If mortgages are now harder to secure, won’t that limit the demand in the housing market and keep housing prices low?
If you are a first time home buyer, when is the time to buy?
In hindsight, should the Fed have bailed out Lehman Brothers?
How exactly will the Fed buy debt off of the banks?
How do they figure out the price for mortage-backed securities? Can’t the federal government just as easily lose billions as make billions if they price it wrong?
Which companies will be allowed to sell their debt to the government?
Is injecting capital into the economy through direct investment in banks the last major move the Fed and US government? If not, what is the next logical move?
At what point does the US pay down the 10 trillion dollar national debt? How do we do that?
If the debt continues to grow what are the most likely consequences?
If we continue trade deficits can a foreign country one day “own” our government? Is that when we go to war to wipe it clean?
What is the significance of the LIBOR rate?
Why are so many securities (consumer loans, adjustable rate mortages) based on LIBOR rates?
What is the difference, and the danger in a wide gap, between the LIBOR rate and the Fed Funds Rate?
Do banks need to have more confidence in each other for the LIBOR rate to come down to more traditional levels? Once that happens will markets be more liquid and banks on more solid footing?
Credit Default Swaps
Can any bank, insurance company or financial institution create Credit Default Swaps against any bond, loan or collateralized security (no matter who creates or owns the underlying loan/debt)?
Did AIG basically blow up their entire global business over these CDS?
Did most investors buy CDS as a hedge against the collateralized loans in their portfolio or did people by CDS speculatively as well?
How exactly does the market for CDS work? How could I buy one if I wanted too?
Was it not obvious, that if securities like collateralized mortgages ever defaulted then it would be virtually impossible for any insurer to make good on the insurance? I believe this is called counterparty risk? Was it so far-fetched that this could never happen that people didn’t worry about it?
How will insurers that are exposed to Lehman debt pay off the estimated 400-600 billion owed? Won’t this cripple every company that has issued CDS against Lehman debt?
Since this is an unregulated market, what happens if insurers/counterparties just decide not to pay?
Credit Ratings Agencies
Why should these for-profit agencies have the authority to rate debt?
Why should an investor pay any attention to these agencies ratings?
How were they so wrong about collateralized debt?
When they change their rating it seems to create a huge often destructive shock in the market? Isn’t their a better way to do this?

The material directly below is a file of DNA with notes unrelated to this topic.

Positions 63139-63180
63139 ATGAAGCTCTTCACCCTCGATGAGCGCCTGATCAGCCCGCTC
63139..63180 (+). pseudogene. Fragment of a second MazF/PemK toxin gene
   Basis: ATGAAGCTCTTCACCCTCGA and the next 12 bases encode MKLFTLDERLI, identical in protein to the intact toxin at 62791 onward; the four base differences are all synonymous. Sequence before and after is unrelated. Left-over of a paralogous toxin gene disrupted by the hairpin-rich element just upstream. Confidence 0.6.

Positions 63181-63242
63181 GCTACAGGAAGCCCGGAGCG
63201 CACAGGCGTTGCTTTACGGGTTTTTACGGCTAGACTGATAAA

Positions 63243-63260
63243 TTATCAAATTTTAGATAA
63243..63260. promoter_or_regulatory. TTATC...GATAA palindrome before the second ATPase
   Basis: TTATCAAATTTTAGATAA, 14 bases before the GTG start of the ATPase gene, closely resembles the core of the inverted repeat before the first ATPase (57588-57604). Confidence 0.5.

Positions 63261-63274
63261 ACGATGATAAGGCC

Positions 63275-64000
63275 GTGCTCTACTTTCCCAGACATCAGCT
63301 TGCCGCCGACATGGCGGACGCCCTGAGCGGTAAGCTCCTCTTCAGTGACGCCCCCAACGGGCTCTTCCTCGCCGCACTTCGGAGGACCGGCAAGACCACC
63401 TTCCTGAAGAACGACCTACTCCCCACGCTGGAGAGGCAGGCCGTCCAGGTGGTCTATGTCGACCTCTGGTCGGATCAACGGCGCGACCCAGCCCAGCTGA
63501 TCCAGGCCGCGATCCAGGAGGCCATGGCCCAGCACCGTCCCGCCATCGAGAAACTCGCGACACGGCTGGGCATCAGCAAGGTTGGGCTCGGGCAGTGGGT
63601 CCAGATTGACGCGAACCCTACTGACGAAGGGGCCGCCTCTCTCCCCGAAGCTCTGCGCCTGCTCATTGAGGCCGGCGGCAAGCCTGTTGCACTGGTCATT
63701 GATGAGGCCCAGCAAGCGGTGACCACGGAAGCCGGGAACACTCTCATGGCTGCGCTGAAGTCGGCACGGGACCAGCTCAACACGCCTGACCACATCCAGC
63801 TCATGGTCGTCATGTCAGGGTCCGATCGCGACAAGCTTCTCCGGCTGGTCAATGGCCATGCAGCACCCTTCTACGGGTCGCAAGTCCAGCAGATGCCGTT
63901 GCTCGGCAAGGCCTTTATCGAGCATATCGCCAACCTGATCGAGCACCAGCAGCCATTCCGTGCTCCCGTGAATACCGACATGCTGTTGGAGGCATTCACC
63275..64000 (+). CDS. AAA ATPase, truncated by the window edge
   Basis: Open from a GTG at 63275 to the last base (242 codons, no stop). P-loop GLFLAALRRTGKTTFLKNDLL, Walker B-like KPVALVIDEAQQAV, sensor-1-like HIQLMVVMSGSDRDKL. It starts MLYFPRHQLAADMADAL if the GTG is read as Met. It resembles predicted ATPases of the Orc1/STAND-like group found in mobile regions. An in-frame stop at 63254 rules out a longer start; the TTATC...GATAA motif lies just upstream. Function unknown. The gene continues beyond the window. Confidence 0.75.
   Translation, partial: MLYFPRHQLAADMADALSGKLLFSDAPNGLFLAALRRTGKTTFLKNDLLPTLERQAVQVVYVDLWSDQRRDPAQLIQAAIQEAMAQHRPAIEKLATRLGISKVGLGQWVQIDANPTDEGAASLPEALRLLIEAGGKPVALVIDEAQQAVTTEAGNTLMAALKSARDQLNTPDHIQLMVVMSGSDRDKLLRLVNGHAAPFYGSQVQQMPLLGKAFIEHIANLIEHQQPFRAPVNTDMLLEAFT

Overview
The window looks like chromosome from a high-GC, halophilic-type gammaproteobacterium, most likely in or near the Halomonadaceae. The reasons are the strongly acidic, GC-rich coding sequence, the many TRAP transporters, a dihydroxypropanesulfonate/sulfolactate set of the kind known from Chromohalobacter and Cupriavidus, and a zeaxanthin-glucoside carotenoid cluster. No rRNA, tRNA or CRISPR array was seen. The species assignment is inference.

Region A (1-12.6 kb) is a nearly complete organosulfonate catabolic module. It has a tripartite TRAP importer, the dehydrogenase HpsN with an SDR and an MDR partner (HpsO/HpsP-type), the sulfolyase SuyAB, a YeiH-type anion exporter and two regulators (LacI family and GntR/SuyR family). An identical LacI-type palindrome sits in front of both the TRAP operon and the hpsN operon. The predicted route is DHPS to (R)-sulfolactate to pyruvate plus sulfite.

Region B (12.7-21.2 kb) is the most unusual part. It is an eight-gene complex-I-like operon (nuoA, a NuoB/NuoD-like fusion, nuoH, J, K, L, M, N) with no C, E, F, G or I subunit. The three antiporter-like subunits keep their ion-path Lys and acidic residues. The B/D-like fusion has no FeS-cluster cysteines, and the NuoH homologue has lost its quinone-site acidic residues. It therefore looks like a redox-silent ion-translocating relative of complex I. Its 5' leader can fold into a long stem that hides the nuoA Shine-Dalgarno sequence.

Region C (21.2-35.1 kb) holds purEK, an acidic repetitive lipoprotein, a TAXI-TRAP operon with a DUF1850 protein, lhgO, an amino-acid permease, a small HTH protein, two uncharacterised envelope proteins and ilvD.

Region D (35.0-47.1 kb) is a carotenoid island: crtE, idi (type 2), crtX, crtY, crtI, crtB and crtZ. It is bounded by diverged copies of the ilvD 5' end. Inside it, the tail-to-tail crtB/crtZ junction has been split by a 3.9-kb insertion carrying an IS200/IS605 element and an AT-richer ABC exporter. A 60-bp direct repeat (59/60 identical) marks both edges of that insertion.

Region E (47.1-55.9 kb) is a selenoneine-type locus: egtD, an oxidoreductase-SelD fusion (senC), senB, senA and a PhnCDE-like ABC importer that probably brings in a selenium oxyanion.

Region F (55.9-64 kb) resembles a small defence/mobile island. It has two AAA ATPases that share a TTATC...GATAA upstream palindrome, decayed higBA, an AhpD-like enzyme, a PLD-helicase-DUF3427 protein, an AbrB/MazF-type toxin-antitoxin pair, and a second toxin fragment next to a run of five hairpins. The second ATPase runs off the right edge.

Should a government agency help rate debt?
If hedge funds can’t turn things around quickly and post large losses this year, how quickly will they dissolve? Does it all hinge on how quickly limited partners exercise redemptions?
Why are hedge funds that claim to be market neutral getting ripped apart so badly?
Hedge funds that are down big and employ a “watershed mark” for profits might never again claim their piece of the profits? Can they sustain themselves on just management fees for the next few years?
Are high water marks and hurdles real? If so, will hedge funds ever recover?
Are the glory days of hedge funds over?
Did most countries over-leverage and is that why we are seeing a global crisis?
Which economies are most resistant to this global credit crisis?
When a country like Iceland basically goes bankrupt, what measures can other countries take against it?
If this credit crisis is proving the interconnection of the global economy does there need to be some kind of global regulation?
Can’t nations begin to wage financial war against each other by altering the value of their currencies, debt and lending rates?
What is the significance of the Volatility index?
How is the VIX calculated?
What does is signify?
US Car Companies
It seems like these companies were on their last lifeline before this economic crisis. Do they have any chance to survive?
If they are doomed, what are their different options? Bankruptcy, merger, acquisition?
If the big three car companies fail what othe businesses goes down with them? Is the whole state of Michigan screwed? Can we get rid of Dick Rod?
Is there a possibility of having no major car company in the United States?
Is there opportunity for a start-up car company (perhaps in the electrical, renewable fuel space) to enter the market? Or is the start-up costs just to drastic that without government incentive and subsidies it would be nearly impossible?
As I’ve been writing these questions I’ve actually also been learning many of the answers (and posing even more questions) through checking out websites such as WSJ, Minyanville and Dealbreaker, Clusterstock and many more. Surprisingly though (I know I shouldn’t be), the large majority of my answers have come form Wikipedia. That site seems to impress or surprise me everyday and it IS the world’s greatest collection of knowledge (a post for another day!).
As always, hit me up directly, through email or leave me a comment on this here blog.